Unity in Diversity: Finding God in Chaconnes

by the Rev’d Craig Lemming

“And remember, I am with you always, to the end of the age.”

In Sunday’s sermon I quoted Janet Jackson’s invitation “to learn how to water your spiritual garden.” In the sermon I preached in March, I shared how music often serves as “a sacramental conduit that connects earthly things with heavenly things” – like Monteverdi’s “Zefiro Torna” communicating the new-life-that’s-beyond-anyone’s-control nature of the Holy Spirit. I’ve come to realize that Chaconnes – the baroque dance form that Monteverdi uses for that intoxicatingly beautiful madrigal – have been watering my spiritual garden for years.

By the turn of the 18th century the lusty thrum of the Chaconne’s repeated four-bar harmonic pattern had become one of the most beloved baroque musical forms. The Chaconne’s recurring bass line and catchy chord progression – which originated in late 16th-century Central and South America – allows for variations, decorations, alterations, and fabulously virtuosic melodic riffs. The Chaconne and the Passacaglia eventually became so closely related that they were almost indistinguishable. In the following example, from an album I’ve relished all summer, listen to the garden of flowery delights that burst out of the rich soil the chaconne bassline provides:

In the midst of heartbreak; stressful life-transitions like facing deportation, moving to a new city, grieving the death of a loved one; or just coping with the frustrations of a grueling work day, over the years Chaconnes have somehow always succeeded in reminding me that, “yes, life hurts right now, and you’re going to be alright.”

I’ve compiled a short playlist below of two Chaconnes and a Passacaglia that have been faithful spiritual companions on life’s journey. For me, their reassuring basslines symbolize the changeless and eternal Unity of God, while their florid variations simultaneously symbolize God’s kaleidoscopic, dynamic, and unpredictably creative Diversity. Chaconnes help to connect me with the Triune God in whose sacred image of Unity-in-Diversity we are all created.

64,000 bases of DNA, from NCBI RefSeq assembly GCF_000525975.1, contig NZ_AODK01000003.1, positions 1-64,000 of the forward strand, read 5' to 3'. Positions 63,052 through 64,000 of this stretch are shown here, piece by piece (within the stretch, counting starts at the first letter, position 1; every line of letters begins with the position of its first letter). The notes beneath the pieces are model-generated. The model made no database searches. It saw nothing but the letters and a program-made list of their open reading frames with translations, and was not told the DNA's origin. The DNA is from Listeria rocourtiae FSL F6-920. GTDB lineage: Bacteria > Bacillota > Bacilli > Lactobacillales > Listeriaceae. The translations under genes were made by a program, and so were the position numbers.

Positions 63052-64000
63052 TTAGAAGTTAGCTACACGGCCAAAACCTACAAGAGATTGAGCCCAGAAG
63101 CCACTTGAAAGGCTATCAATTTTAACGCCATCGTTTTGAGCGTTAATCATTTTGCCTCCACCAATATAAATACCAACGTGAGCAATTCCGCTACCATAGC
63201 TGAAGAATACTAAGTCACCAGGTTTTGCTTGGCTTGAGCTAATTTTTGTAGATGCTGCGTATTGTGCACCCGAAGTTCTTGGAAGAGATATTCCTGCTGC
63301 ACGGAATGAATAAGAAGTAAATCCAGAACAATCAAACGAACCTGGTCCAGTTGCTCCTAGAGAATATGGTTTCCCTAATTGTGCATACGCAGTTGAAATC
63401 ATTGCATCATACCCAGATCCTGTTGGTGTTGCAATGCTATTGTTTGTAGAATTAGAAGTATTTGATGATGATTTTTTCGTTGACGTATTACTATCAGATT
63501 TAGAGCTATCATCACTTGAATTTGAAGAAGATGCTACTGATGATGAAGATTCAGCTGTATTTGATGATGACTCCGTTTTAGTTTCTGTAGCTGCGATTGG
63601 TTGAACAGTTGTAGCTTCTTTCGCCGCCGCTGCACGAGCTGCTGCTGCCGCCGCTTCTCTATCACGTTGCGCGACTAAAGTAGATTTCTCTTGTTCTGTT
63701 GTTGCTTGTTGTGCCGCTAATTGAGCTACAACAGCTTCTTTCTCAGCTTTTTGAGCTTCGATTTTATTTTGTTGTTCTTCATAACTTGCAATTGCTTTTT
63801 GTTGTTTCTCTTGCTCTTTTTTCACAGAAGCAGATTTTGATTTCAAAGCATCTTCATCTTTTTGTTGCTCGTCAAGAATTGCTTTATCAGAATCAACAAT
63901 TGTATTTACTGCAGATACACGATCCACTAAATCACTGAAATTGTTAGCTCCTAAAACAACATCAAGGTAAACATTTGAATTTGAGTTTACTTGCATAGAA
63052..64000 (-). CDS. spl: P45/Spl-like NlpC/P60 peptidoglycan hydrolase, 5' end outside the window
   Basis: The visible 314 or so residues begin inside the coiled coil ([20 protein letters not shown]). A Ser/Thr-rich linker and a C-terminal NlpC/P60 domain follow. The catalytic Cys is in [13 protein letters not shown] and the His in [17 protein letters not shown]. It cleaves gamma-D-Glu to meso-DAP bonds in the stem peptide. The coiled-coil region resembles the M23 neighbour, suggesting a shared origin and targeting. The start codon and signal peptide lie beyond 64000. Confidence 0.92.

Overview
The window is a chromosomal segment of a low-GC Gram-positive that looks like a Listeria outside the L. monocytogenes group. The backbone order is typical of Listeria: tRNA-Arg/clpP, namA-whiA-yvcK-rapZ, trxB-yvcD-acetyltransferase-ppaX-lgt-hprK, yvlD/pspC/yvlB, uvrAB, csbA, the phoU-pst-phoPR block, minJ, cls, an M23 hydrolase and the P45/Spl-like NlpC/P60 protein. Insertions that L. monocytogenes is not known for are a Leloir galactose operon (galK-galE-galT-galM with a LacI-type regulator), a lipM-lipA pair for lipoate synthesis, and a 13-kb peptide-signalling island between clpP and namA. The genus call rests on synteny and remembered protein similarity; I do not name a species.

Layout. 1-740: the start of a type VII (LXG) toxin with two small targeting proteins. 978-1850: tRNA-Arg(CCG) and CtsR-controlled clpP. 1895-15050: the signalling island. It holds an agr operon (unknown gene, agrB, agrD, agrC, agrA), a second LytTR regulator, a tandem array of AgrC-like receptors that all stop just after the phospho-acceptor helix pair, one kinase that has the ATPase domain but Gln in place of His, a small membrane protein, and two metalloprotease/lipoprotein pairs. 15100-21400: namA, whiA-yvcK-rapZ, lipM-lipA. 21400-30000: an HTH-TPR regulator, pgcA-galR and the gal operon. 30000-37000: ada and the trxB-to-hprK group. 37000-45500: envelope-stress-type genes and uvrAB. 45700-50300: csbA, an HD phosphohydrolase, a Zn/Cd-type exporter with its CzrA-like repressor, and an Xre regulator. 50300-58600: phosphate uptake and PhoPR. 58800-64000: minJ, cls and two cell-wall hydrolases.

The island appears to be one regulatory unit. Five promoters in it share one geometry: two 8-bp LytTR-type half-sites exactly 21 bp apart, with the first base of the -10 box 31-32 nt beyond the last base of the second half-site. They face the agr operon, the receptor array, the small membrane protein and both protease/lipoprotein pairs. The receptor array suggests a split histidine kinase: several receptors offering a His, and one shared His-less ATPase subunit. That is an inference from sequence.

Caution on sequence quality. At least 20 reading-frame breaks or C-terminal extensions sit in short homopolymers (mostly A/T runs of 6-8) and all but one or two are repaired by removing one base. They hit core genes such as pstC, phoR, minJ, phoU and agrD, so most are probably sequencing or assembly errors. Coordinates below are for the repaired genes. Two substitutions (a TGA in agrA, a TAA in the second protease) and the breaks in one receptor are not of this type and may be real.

With Herman Hesse’s words in mind (thanks, Holly Stoerker!), enjoy the Chaconnes below.

Now and Then by Hermann Hesse

Now and then everything feels wrong and desolate,
and sprawling in pain, weak and exhausted,
every effort reverts to grief,
every joy collapses with broken wings.
And our longing listens for distant summons,
aching to receive news filled with joy.

But we still miss bliss
fortunate fates elude from afar.
Now is the time to listen within,
Tend our inner garden mindfully
until new flowers, new blessings can blossom.

  1. Ciaconna from Trio Sonata in B-flat Major, BuxWV 255 by Dietrich Buxtehude
  2. Chaconne from Act II of Phaëton by Jean-Baptiste Lully
  3. Passacaglia from Concerto Grosso no. 5 in G Major by Georg Muffat


p.s. – Hidden Track! Whether he wrote it as a tombeau when his first wife Maria Barbara died or not, J.S. Bach’s Chaconne from his Partita in D Minor for solo violin – known as the Chaconne – has been described by Joshua Bell as “not just one of the greatest pieces of music ever written, but one of the greatest achievements of any man in history. It’s a spiritually powerful piece, emotionally powerful, structurally perfect.”

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